Mental Health = Community Health: Surviving Grief Together


“Only your good deeds will be left behind when you are gone,” said Dwight Richards, Cantor at the Stella Maris Church this week.  What was the occasion?  It was the Thanksgiving Service of one of our neighbours.

Imagine his three children, a daughter and two sons, rising to give a tribute to their father in song.  On introduction, his daughter said, “We are going to sing a song for you that our dad always sang to us, ‘3 Little Birds’.”  And, dad’s 3 little birds began to sing.  There was no misunderstanding of dad’s message to them when they sang the lines:

Three little birds
Pitch by my doorstep
Singin’ sweet songs
Of melodies pure and true
Saying’, (this is my message to you)

Singing’ don’t worry ’bout a thing
‘Cause every little thing gonna be alright
(Bob Marley).

As they ended and began to leave the stage, the youngest son reached for the microphone.  Raising his hand, he said, “Thank you very much.”


He said, thank you in anticipation of the future.  Now that their father is gone, they are depending on the community that supported their father, to support them and their mother.  They are depending on the love of those who loved him to love them in their grief as well as in their growth.

Grief is hardest on the loved ones who are left behind to mourn their loved one’s passing.  According to Elizabeth Kubler-Ross, there are five stages – denial, anger, bargaining, depression and acceptance.  Every stage must be experienced, and every emotion expressed.  It is only in our communities that this happens best.

The family of First Lady Barbara “The Enforcer” Bush, knows this well.  Her commitment to her husband and her children was unrivalled by all the good that she did in the community.  Her grand-daughter’s open letter reveals to us how careful she was to teach them respect for all, and especially for each other.  A simple event could easily become a teaching lesson.  For example, when they were children, she (Jenna) and Barbara (her twin) abused their privileged visit to the White House by ordering peanut butter sandwiches from the kitchen.  As they awaited their room service, they were shocked to see “Ganny” coming through the door, chastising them for abusing such a privilege, and informing them that it was not a hotel (  They didn’t have to be told twice.

Jenna Bush Hager’s letter, reveals “The Enforcer,” the one who “wrote the rules,” as a woman of purpose, grace, and wisdom.  She placed emphasis on what was important, and wasted no time worrying about the rest.  No wonder she is celebrated in 70 years of marriage to her husband, George H.W., their 6 children (1 deceased), 14 grand children and 7 great grand children (Stephanie Dube Dwilson, 2018).  The family grieved in the community of faith in Houston, Texas where she was remembered fondly today.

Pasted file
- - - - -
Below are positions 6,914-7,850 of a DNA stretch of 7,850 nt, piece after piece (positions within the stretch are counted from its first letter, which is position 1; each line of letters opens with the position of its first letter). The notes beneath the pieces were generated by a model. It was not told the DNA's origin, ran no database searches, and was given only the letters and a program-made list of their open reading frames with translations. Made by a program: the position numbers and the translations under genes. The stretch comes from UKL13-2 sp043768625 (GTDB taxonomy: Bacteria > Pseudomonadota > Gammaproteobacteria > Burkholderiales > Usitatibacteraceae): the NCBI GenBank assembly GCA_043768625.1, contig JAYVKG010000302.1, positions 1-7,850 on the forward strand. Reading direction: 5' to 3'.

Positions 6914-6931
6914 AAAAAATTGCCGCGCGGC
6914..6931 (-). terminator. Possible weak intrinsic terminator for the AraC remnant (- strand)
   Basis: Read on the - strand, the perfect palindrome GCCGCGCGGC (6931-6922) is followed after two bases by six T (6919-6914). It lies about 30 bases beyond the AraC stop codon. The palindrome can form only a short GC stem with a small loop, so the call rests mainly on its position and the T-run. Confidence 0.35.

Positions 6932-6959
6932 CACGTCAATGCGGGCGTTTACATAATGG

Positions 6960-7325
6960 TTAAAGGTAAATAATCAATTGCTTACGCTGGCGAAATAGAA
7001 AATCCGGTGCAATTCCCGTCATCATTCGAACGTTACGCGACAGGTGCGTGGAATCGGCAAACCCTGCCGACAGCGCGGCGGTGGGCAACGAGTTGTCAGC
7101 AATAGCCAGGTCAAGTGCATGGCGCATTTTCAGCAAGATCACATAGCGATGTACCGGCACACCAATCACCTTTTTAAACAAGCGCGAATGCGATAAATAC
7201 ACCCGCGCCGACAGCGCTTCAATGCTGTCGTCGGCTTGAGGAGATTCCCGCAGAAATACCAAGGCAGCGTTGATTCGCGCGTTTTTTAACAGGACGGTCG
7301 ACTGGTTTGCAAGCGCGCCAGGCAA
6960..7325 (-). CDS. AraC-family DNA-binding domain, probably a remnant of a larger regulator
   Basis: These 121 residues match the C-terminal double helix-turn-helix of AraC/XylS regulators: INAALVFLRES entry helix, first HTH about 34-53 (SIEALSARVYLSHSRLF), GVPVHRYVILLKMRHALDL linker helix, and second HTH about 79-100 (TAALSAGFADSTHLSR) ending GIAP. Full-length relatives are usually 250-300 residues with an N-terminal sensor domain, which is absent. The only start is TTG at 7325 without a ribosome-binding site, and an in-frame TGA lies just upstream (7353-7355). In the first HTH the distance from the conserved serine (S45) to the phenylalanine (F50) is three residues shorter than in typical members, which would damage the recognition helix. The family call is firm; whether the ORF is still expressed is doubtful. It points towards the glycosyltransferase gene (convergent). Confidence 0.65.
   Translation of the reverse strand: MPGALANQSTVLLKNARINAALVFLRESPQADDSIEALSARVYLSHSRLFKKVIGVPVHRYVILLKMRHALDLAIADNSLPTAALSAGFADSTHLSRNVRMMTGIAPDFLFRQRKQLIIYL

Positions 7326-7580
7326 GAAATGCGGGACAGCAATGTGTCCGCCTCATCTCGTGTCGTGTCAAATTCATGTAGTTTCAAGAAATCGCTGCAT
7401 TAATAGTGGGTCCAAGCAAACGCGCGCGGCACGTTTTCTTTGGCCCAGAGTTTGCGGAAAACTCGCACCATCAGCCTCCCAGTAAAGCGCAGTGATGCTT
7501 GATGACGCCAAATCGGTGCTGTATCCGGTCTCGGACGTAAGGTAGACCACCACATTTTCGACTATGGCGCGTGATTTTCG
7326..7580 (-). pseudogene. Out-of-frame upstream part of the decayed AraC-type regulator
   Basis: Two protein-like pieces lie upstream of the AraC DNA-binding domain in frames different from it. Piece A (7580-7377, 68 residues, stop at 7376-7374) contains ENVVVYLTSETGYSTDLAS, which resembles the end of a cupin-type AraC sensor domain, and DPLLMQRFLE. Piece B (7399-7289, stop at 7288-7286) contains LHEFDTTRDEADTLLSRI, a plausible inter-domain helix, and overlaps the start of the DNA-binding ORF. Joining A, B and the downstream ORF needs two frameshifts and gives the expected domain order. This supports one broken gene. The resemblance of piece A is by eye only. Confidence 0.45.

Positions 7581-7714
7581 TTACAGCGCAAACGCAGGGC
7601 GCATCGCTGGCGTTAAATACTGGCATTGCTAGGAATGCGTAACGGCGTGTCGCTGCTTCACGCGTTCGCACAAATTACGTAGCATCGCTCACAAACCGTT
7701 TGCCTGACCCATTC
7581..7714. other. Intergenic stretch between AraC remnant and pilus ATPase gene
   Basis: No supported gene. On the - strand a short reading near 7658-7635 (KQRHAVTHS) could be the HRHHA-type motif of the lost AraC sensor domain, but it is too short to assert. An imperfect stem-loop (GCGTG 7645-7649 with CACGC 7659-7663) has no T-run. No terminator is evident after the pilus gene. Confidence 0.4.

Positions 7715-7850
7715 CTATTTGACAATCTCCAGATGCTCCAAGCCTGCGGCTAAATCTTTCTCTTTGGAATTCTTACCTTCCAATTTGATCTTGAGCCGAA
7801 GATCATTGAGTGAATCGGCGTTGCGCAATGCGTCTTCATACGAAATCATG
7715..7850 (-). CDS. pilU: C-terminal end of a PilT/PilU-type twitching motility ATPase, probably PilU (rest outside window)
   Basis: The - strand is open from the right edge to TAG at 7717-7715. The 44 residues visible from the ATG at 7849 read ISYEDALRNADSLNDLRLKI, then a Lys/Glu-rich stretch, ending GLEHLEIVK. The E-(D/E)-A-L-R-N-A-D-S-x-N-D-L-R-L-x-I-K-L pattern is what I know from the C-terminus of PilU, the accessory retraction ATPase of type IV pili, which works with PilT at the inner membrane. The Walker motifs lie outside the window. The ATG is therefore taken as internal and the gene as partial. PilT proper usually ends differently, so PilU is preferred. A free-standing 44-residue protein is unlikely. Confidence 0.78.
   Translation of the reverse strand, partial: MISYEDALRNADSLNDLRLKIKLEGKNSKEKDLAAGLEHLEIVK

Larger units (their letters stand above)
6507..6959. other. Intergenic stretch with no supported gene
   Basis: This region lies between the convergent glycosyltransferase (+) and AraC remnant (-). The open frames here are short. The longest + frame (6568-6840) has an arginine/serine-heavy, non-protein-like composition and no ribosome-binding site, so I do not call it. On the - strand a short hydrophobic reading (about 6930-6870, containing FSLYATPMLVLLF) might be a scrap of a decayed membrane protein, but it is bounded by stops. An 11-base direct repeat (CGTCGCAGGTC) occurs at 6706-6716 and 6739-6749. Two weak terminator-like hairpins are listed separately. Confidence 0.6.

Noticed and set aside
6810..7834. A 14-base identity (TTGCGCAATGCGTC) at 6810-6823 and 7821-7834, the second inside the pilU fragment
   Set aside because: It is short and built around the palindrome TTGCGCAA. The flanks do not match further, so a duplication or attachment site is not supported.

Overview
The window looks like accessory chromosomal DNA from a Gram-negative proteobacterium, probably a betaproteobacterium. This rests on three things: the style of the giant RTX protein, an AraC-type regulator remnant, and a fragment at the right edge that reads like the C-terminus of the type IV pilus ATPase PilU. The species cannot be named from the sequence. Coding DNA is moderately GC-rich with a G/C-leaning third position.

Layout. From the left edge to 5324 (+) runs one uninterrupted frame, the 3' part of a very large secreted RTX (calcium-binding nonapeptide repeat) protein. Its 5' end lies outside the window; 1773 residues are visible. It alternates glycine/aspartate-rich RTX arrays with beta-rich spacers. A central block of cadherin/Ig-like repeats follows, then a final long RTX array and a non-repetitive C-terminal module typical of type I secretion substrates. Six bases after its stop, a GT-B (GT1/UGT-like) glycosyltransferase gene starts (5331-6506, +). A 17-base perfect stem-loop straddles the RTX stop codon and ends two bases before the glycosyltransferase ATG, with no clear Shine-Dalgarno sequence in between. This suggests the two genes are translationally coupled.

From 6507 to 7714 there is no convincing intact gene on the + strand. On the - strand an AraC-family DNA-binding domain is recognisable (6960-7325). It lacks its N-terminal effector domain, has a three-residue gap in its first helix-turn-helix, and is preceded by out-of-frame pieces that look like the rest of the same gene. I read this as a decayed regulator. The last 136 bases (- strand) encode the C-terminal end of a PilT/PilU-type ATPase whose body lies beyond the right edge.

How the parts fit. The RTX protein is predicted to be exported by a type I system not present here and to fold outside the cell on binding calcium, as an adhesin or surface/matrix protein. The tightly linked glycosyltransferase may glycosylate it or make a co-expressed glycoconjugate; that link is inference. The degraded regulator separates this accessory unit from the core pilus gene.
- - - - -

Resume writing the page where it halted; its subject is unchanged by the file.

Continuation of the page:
The healing has begun as the scriptures, the hymns, and the tributes all gave honour to the woman who enforced the rules with love.  Her greatest love of family she gave the world again as a new great grandchild (number 8) was born just 2 days after her death (ABC, 2018).  pexels-photo-733881.jpeg“The Enforcer” just could not leave without a parting reminder to “Cherish your human connections – your relationships with friends and family” (Barbara Bush).

This love for family is a reminder to all of us that mental health is inextricably tied to community health.

We were reminded of this again yesterday, as all American students under 20 years old, actively marked the 19th anniversary of the Columbine shooting (NewsHour Productions, 1996-2018).  School walk-outs, service visits to Colorado, visits to Governor’s offices around the country, and other events marked the tragedy.

Why is it important for them to do this?  It is their way of grieving in community with all those who have survived going to school over the last 19 years.   This is a generation that has never known a sense of absolute safety when they went to school.  The students have watched successive school shootings in horror.  But now, since the Stoneman Douglas (William Brangham, 2018) shooting in February 2018, they have decided that its time to unite to heal.  In their unity they are finding strength.

Listen! The world changes every day.  People grieve every day. 

Therefore, mental health must find ways of expression in the midst of community.  Only as the community reaches out to hold each other does the relief from sorrow slowly come.  Only as the community searches for answers will the solutions be found and implemented.  Only when the community adds resources and works with renewed commitment, will the new normal emerge.

Today, may we grieve not in absolute despair, but rather with the knowledge that those who share our grief will continue to show up in our lives.  Trust that they will show up at religious services, at our homes, and where we work.

Know without a doubt that your community will stand strong because you are knitted into the landscape of the people! 

You are not alone.  Mental health = community health.  Let those close by assure you as you face the difficult days that lie ahead.

If you are interested in more offerings that can stimulate discussion, pass on a family legacy, or reshape culture, check out other offerings at

Remember, Dear Little Brother, … is around the bend.  The brief delay is only due to cultural expansions.



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